“This action is the result of a multipart federal investigation which found that at every stage of the consumer experience, from marketing to enrollment to payment to debt collection, American Express violated consumer protection laws,” the CFPB said. The litany of accusations included levying illegal late fees and wrongly charging late fees. American Express had agreed to refund at least $85 million to some 250,000 consumers and pay a penalty of $27.5 million. The sum the company announced yesterday is the result of its own accounting for customers it had wronged.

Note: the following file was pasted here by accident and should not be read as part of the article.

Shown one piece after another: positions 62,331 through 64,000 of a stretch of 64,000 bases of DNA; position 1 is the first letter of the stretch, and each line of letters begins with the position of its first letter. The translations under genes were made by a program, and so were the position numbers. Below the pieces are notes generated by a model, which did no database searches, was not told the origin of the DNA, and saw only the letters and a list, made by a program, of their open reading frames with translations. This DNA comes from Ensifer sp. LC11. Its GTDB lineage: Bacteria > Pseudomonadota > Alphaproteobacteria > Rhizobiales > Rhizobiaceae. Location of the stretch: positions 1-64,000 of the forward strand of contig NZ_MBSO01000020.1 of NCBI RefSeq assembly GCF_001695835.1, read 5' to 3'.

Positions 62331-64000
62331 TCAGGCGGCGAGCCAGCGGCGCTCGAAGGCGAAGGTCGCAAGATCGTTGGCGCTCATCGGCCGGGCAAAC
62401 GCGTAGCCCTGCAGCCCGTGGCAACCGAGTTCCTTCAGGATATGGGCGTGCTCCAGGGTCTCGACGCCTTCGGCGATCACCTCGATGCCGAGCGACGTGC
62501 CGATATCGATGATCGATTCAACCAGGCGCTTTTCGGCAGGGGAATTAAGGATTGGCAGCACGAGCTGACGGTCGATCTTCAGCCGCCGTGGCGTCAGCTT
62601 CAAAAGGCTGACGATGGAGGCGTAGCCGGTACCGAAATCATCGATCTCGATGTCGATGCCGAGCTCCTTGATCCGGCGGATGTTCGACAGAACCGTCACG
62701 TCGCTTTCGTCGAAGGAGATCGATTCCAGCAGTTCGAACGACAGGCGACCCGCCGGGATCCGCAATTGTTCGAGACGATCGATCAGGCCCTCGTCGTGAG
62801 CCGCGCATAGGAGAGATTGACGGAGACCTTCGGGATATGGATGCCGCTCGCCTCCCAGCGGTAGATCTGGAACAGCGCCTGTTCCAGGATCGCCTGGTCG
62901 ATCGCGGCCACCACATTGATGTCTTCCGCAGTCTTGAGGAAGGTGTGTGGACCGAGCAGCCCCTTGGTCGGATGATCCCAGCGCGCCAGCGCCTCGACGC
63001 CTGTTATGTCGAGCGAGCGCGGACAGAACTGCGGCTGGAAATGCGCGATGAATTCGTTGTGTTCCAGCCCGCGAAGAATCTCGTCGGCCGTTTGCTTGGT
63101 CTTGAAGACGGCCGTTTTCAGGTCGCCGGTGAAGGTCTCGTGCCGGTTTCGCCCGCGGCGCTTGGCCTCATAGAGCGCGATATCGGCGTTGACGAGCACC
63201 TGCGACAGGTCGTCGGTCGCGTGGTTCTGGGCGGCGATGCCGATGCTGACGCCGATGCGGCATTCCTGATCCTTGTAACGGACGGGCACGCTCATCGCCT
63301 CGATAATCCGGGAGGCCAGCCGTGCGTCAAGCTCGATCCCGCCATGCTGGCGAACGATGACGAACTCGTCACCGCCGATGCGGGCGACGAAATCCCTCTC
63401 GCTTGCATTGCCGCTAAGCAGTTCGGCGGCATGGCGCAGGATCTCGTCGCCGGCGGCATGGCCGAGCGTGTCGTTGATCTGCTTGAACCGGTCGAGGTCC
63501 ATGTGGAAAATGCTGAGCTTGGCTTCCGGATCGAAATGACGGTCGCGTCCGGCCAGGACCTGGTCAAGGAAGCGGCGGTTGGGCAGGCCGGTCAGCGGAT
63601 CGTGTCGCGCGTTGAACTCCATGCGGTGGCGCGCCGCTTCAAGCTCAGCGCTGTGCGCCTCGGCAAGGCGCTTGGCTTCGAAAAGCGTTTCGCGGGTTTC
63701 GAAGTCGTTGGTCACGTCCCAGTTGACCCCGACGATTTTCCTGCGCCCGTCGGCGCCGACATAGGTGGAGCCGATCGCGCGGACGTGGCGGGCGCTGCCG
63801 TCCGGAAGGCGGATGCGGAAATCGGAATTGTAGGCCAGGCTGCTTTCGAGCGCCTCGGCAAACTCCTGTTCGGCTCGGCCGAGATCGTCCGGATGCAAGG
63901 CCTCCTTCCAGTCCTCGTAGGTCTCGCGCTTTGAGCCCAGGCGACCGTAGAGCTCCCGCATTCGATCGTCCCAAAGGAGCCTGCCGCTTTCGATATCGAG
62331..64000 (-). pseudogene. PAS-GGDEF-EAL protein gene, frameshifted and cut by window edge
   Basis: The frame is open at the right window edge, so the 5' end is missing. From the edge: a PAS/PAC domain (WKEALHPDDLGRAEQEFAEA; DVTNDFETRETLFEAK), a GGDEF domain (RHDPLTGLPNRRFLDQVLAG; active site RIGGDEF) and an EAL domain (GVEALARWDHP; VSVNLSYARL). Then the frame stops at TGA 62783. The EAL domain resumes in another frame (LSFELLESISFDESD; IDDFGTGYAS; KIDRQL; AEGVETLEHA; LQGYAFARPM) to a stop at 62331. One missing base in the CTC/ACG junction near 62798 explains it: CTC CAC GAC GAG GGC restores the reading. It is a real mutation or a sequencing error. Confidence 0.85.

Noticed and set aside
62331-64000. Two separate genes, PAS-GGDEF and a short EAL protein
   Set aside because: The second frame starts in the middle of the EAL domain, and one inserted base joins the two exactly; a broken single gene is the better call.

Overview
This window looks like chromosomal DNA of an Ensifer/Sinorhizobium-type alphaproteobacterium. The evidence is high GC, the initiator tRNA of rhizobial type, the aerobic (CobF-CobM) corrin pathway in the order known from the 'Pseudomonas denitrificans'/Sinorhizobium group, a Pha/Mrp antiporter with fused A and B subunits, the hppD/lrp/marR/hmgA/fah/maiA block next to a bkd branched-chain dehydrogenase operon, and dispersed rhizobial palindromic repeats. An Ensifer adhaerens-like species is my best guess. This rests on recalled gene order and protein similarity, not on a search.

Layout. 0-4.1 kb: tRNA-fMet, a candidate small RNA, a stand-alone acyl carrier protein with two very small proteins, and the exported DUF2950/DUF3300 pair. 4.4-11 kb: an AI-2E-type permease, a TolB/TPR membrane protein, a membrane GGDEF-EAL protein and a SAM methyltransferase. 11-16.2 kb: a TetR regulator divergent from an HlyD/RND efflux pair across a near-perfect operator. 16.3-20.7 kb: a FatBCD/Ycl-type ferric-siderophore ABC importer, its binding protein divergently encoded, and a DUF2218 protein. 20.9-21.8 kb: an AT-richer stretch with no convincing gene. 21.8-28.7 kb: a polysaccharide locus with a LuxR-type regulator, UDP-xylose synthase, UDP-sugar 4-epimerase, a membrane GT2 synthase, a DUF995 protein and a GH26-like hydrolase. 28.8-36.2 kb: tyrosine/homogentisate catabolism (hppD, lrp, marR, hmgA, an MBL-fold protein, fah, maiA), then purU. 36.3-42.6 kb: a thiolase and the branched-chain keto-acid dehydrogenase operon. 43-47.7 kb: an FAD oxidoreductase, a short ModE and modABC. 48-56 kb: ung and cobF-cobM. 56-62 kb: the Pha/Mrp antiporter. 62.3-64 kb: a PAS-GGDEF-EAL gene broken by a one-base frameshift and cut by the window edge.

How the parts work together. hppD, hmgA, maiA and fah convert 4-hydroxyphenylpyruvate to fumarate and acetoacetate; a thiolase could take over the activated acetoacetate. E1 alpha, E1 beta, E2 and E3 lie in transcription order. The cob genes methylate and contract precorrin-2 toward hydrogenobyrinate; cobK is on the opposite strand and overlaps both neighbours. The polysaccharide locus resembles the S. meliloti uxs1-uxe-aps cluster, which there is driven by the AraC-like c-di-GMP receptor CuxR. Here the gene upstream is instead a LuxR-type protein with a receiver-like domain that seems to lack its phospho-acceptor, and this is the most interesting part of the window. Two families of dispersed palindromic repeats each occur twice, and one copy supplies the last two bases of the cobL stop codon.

The white-shoe firm is cutting back on bankers and traders, and doubling down on the old-fashioned brokerage business.
And then there was one.
Today’s headlines are about Morgan Stanley, the famously white-shoe investment bank, cutting up to 1,600 posts in banking and trading—not in back offices or low-margin areas, but in the sexy, white-hot heart of the financial-services industry.
Bankers walk in front of Morgan Stanley headquarters in Manhattan. (Mario Tama/Getty)
As Tom Wolfe documented in this space, Wall Street’s Masters of the Universe—beset by high-frequency trading, the triumph of Silicon Valley nerds, limits on leverage, years of poor stock performance, and a host of new regulations—have morphed into the Eunuchs of the Universe. And now Morgan Stanley is about to neuter 1,600 more.